Banda Aceh On 13 June, the Geutanyoe Foundation’s humanitarian team conducted a preliminary assessment mission to the boat carrying around 40 ethnic Tamil men, women and children from Sri Lanka that has been stranded for several days off the coast of Lhoknga, Aceh Besar district, en route to Australia to seek asylum. The group, which appears to be fleeing from the deteriorating security situation in Sri Lanka, includes many women and children.
At the time the Geutanyoe Foundation’s assessment was conducted, the boat was located approximately 2 km from the shore, and the boat was stationary. Our team was only able to approach within 5 metres of the boat and was not allowed board the boat by the authorities. From our assessment the group consists of largely women, including one pregnant woman, and around 7 children, including at least one infant.
On Sunday 12 June it had been reported by authorities that the passengers had been given fuel and assistance to have their engine fixed, that they were in good health, had sufficient food supplies and wished to continue on their journey to their country of destination. We thank the authorities for their swift assistance to the group, including for facilitating a medical examination by government health officers. However, the fact that they have still not left Aceh’s waters indicates that the group may indeed wish to temporarily disembark in Aceh and there are urgent needs that remain to be addressed.
At the time of our assessment, the group had not yet had access to meet with UNHCR, who were on their way to Banda Aceh. We strongly urge the Government of Indonesia to immediately grant full and unhindered access to UNHCR to process any asylum claims of the group as well as to humanitarian organisations who can help to identify and address any protection needs the group may have.
We wish to remind the Government of Indonesia and all stakeholders that the right to seek asylum is a fundamental right that all human beings are entitled to, as stated in Article 14 of the Universal Declaration of Human Rights. Further, the United Nations Convention on the Rights of the Child to which Indonesia is signatory, provides that States should ensure that a child who is seeking refugee status or who has been determined to be a refugee shall receive appropriate protection and humanitarian assistance. In addition, children who are seeking asylum or who have been granted refugee status are entitled to full enjoyment of their rights under the Convention, such as not to be discriminated against, to be treated with humanity and respect, to have their voices heard and for the best interests of the child principle to apply. To this end, it is critical that Indonesia provide leadership on upholding these rights and that Indonesia continues to cooperate fully with the international community in doing so.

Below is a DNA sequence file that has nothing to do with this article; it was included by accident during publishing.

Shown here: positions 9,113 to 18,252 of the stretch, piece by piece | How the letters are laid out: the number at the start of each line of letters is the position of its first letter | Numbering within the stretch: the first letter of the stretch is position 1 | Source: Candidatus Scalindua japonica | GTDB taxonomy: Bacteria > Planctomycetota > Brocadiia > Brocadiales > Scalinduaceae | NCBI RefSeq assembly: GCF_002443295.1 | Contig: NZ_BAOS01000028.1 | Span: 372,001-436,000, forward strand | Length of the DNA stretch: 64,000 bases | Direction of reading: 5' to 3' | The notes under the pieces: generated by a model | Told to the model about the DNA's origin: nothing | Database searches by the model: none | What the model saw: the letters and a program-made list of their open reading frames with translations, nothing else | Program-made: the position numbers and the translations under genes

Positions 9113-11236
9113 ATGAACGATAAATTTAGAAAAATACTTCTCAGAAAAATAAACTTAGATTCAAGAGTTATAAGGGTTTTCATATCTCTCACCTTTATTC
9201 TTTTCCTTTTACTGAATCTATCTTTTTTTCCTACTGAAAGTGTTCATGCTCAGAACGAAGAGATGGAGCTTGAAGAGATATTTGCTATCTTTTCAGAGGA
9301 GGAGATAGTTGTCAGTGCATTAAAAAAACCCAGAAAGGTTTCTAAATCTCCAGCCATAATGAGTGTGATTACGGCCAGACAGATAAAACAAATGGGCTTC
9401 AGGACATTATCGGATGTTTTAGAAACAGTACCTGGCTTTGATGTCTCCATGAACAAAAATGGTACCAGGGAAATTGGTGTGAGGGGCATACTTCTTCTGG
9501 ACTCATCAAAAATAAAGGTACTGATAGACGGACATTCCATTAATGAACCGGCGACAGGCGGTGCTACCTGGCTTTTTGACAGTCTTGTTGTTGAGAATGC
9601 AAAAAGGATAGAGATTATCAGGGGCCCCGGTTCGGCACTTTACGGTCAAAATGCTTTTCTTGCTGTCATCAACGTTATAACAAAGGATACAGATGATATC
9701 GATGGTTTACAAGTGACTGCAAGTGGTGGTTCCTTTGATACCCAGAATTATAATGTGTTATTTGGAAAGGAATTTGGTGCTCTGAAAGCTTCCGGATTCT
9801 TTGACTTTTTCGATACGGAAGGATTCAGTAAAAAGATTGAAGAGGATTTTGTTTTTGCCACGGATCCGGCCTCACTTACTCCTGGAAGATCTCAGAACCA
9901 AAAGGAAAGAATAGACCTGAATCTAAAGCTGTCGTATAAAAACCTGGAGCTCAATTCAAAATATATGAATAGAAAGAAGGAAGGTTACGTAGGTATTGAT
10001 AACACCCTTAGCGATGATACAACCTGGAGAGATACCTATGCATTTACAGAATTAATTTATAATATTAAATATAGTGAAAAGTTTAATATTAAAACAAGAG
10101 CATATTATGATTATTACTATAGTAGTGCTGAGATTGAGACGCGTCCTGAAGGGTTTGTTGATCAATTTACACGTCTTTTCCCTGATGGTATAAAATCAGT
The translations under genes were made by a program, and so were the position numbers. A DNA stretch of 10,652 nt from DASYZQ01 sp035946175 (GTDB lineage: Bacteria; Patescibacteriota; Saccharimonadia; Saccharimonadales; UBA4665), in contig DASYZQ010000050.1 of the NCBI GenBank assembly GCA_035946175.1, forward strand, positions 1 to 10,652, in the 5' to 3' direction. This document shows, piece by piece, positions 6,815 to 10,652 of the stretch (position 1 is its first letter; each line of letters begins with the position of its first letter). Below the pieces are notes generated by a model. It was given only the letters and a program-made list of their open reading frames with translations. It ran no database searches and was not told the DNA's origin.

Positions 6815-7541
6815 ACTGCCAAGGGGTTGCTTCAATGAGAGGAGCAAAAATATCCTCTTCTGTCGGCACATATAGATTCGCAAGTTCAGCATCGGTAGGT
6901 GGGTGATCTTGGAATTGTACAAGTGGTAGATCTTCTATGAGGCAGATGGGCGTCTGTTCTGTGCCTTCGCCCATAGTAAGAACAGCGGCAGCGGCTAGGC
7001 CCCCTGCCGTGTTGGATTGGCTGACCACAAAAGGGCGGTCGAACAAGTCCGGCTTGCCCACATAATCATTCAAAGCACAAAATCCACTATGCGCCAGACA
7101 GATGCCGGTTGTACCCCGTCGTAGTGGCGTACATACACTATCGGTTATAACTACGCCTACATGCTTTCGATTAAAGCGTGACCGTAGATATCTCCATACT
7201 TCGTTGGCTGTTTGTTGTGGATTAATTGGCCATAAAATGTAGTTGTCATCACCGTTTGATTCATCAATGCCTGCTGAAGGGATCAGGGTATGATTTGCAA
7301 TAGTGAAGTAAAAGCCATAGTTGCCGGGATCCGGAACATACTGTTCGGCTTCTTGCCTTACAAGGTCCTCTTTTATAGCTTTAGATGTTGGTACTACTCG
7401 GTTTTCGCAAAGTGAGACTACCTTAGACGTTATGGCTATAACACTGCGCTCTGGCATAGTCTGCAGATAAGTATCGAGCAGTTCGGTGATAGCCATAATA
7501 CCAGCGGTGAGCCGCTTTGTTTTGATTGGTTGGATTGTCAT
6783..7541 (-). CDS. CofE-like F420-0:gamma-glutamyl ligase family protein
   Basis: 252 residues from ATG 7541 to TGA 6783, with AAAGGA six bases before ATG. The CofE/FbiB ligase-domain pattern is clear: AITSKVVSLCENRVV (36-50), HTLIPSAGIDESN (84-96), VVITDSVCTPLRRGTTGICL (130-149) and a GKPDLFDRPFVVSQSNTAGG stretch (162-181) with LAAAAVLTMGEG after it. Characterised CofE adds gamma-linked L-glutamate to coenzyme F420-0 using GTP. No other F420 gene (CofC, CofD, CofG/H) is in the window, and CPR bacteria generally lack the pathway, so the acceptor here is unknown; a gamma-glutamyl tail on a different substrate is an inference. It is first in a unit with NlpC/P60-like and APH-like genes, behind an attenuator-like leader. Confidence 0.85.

As part of our efforts to support the Government of Indonesia in finding a humanitarian approach to address this situation, on 13 June the Geutanyoe Foundation sent a letter to the President of Indonesia appealing for the protection of the Tamil asylum seekers, with the following recommendations:
The Government should allow the Tamil boat journey survivors to restore their physical and mental health in Aceh first, considering the impact that their sea journey has had on them and the high number of women and children on the boat.
The Government should allow the survivors to be interviewed by the UNHCR. The Government has demonstrated excellent cooperation with UNHCR in the handling of asylum-seekers in previous years, including in the processing of Rohingya asylum-seekers and refugees last year, and this should continue.
The Government should build on the positive experience of managing Rohingya refugees over the past year in its reception, temporary protection and management of ethnic Tamil asylum-seekers.
The Government, as Co-Chair of the Bali Process, should use this situation as an opportunity to implement its stated commitment to ensure that the Bali Process addressing humanitarian and protection needs in managing irregular migration, including with regards to refugees and asylum seekers, as stated in the Co-Chairs’ statement of the 6th Ministerial Conference of the Bali Process in Bali in March 2016.
The Government should finalise the Draft Presidential Decree on the Handling of Foreign Asylum Seekers and Refugees, as mandated in Article 27 of Law No. 37 of 1999 on Foreign Relations. We believe that this endorsement can provide a significant impact on the protection of asylum seekers and refugees, even though our country has not signed the 1951 UN Convention relating to the Status of Refugees.
We believe that through the adoption of these recommendations, Indonesia can continue to be a model for the humane reception and treatment for asylum seekers and refugees at both regional and international levels.